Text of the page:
The last sun will set tonight on the New Millennium First Peoples’ World Fair and Pow Wow, an extended twelve-year-long celebration presented as an international welcome to the 21st century. Today marks the final pow wow, which ends tonight just as the sun goes down, in this incredible decade-spanning event.
At the request of tribal elders who wanted to display the contributions made by indigenous peoples worldwide, the Thunder in the Desert Pow Wow began life in the year 2000 by asking the question: Where will your spirit be when the sun rises in 2012?
The answer was Tucson, Arizona, where hundreds of participants and thousands of visitors showed up for lengthy, unprecedented festivities centered around 10 days of observances relative to 10,000 years of culture. “All the events acknowledged the unique cultural values and contributions to humanity made by Native Peoples for the past 100 centuries,” noted organizer Fred Synder, North American Indian Information & Trade Center Director.
In further acknowledgement of American Indian spirituality centered around the concept of four — 4 cardinal directions, 4 seasons, 4 sacred colors — the Thunder in the Desert pow wow took place in 2000, 2004, 2008, and this years’ finale that ushered in the 2012 New Year. “Native Americans felt it important to commemorate this special time in history to celebrate our continued existence and to recommit to carry on our tradition of beauty and culture,” Synder said.
This pow wow was both special and traditional in that it provided time to renew thoughts of old ways while joining in dancing, singing, visiting, rekindling current friendships, and making new ones.
By the end of December 2011, tepees and travel trailers were the first to arrive at the pow wow site — tepees to house demonstrations and travel trailers to house demonstrators, and dancers, and drummers who came together to make the event possible. “Literally, this event is an all volunteer organization that dedicates three years into planning these ten days of presentations,” said Synder.
And then the fun began with an Electric Pow Wow and a traditional Social Pow Wow featuring flute players and aboriginal dancers representing Aztec, Ecuadorian, and Tlingit cultures along with Zuni Buffalo and Eagle dancers and hoop dance performances — all of which lead up to late afternoon gourd dancing and an official Grand Entry begun as the sun began to sink in the West to end Day One.
Special events kept activity levels high right up till the last moccasin step of competition pow wow dancing at the close of the ceremonies. Each day brought something special from a New Year’s Eve Midnight Friendship Round Dance as 2011 concluded to a 5am Sunrise Ceremony on the first day of 2012. Other days offered other features like World Indigenous Peoples’ Exhibitions, Traditional Indian Medicine (Balance and Harmony Day), Native American Veterans Day, Seventh Generation Youth and Golden Age Day, and three full days of exhibition dances and competition pow wow.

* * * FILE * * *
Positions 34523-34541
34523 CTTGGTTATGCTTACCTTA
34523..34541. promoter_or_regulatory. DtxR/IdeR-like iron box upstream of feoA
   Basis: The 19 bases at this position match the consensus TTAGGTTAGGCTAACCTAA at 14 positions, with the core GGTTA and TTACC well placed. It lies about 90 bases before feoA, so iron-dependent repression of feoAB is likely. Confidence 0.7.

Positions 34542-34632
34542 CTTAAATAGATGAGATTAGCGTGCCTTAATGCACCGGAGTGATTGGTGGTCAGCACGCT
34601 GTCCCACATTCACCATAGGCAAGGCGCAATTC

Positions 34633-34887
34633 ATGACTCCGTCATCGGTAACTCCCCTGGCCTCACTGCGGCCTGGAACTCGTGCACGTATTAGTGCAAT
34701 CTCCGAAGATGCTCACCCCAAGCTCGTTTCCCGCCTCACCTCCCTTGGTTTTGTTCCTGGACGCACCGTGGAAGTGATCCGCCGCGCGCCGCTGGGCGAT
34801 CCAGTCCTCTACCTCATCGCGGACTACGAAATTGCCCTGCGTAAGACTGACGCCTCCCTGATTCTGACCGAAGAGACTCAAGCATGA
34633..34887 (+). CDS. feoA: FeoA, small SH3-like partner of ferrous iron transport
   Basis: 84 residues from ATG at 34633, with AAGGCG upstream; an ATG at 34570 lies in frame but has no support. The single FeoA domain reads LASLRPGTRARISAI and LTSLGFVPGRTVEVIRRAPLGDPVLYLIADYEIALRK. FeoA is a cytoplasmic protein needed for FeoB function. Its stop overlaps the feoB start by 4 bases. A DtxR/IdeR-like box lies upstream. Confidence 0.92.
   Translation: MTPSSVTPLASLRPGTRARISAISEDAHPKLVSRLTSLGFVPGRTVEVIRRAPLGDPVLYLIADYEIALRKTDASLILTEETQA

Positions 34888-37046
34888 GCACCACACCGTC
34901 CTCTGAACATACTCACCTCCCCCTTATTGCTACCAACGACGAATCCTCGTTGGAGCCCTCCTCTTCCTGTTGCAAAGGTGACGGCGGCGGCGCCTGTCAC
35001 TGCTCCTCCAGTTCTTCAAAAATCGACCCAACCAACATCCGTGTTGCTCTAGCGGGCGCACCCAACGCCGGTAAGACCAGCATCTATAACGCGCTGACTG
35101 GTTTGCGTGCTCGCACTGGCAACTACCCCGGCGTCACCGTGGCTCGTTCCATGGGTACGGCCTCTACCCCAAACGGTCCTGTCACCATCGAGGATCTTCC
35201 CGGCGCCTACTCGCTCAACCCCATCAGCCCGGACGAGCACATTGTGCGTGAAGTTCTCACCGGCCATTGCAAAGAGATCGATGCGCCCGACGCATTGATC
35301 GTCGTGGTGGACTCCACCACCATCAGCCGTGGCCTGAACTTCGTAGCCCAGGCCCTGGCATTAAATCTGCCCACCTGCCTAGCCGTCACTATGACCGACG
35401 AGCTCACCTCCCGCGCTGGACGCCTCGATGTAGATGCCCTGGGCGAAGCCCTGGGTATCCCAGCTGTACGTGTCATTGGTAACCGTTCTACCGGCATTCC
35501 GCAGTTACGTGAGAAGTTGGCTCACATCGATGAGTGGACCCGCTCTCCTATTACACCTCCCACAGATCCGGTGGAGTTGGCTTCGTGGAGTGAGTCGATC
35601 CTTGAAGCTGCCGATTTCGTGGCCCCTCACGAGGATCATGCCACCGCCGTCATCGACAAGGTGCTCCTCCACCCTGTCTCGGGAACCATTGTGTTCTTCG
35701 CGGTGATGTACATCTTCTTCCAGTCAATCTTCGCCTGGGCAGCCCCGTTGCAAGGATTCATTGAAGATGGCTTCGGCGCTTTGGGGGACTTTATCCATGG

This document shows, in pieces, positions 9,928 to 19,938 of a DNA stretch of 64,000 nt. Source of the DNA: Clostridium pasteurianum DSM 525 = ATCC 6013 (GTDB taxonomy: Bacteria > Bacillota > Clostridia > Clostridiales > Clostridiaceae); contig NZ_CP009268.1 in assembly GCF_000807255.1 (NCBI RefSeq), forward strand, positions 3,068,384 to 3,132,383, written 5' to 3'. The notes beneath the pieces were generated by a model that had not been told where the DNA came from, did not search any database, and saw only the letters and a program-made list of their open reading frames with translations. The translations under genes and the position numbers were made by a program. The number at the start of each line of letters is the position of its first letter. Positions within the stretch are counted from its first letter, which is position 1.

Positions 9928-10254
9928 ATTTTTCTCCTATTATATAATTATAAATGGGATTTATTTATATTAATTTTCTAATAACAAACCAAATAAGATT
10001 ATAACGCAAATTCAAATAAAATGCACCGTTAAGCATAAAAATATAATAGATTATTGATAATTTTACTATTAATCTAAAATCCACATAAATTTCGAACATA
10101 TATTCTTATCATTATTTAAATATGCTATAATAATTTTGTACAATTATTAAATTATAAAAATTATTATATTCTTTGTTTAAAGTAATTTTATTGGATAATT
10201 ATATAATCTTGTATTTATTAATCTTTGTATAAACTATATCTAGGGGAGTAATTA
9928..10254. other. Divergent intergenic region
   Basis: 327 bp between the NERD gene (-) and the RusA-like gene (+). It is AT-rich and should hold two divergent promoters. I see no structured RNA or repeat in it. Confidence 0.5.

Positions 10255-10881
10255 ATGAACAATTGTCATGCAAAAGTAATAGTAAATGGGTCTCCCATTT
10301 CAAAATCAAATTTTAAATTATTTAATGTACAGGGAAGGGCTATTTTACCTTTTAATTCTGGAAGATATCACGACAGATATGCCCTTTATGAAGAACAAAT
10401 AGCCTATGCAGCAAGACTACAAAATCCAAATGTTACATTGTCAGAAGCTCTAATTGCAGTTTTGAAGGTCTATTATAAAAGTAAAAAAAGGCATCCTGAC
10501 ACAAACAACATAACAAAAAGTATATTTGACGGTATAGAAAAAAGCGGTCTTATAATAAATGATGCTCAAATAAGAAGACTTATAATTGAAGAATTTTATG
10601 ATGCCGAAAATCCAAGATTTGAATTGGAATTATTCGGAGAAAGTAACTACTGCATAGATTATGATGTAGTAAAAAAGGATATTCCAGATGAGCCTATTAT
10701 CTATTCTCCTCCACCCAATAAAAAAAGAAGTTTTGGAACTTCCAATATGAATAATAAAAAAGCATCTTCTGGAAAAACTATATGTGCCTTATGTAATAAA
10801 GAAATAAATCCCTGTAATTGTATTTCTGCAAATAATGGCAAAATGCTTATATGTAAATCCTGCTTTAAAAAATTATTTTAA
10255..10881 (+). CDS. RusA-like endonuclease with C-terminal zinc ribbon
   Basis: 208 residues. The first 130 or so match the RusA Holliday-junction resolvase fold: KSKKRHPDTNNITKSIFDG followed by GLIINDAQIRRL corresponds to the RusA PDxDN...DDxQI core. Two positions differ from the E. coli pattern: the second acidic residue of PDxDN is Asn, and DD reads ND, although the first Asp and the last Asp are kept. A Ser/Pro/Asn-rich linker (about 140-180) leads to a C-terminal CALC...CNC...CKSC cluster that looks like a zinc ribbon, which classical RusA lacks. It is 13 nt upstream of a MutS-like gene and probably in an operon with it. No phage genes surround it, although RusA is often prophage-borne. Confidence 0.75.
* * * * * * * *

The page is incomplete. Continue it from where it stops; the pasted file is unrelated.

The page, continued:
Navajo actor, singer, song writer James Bilagody (who grew up on the Navajo Reservation in Tuba City, Arizona) handled microphone duties as Master of Ceremonies during the initial pow wow events. Bilagody, part of an internationally renowned indie rock/post classical string band (Ethel) and one-time disk jockey on a Tuba City Navajo radio station, told Indian Country Today Media Network: “As an MC I’m supposed to keep things moving along and keep talking to fill in time during breaks in the dancing and singing action. I’m kind of like the comedy act between the stage show, and as a stand-up comedian, I do that regularly so I’m not apprehensive about the responsibility here…in fact, I consider it an honor.”
Bilagody displays a sample of that comedic mind when asked how he was chosen to be MC for this historic final Millennium Pow Wow — did he draw short straw or was his name pulled out of a hat? “Nah, it was a beauty contest, and they named me Mr. Congeniality,” he says.
Although he recently performed Master of Ceremony duties for the annual Navajo Festival of Arts and Culture in Flagstaff, Bilagody advised: “I haven’t been a Pow Wow MC for 20 years and I’m a bit rusty. It’s a bit like not having ridden a bicycle for awhile — you can forget some of the little things, like whether front or rear brakes come first, but there’s so much knowledge here in the arena that if you stumble, someone will pick you up and send you off in the right direction.
“This is a social pow wow so Number One, its first function is to provide fun, and Number Two is R&R, rest and relaxation. Native peoples believe singing is ceremony and ceremony is healing and that belief has a scientific basis. Listen and heal. Dance the music and heal because each dance represents a prayer made visible. The more active you are, the more healing takes place — including all of the senses the Creator gave you.”
If activity levels equate to healing levels, a lot of both happened — prior to, during, and following the lengthy festivities. Before the pow wow date, supporters began offering spare rooms for use by dancers who came from overseas. Once the event got underway, volunteers and church groups stepped up to make big pots of chili and pasta to feed hungry dancers. And when the last drum went silent, the pow wow grounds had to be policed by lots of willing hands.
Until it was go-home time, native artisans displayed their authentic arts & crafts including vendors like Desiree Cole, a Northern Cheyenne feather painter, and local Yoeme artist Louis David Valenzuela who crafted their wares as pow wow attendees watched the artistry in action.
As a closing comment, coordinator Carole Garcia thanked participants by noting: “It is an honor you have chosen to be with us at Thunder in the Desert and thank you for keeping our children dancing. As you enter into this new time in history, may you walk in peace and balance in your maze of life.”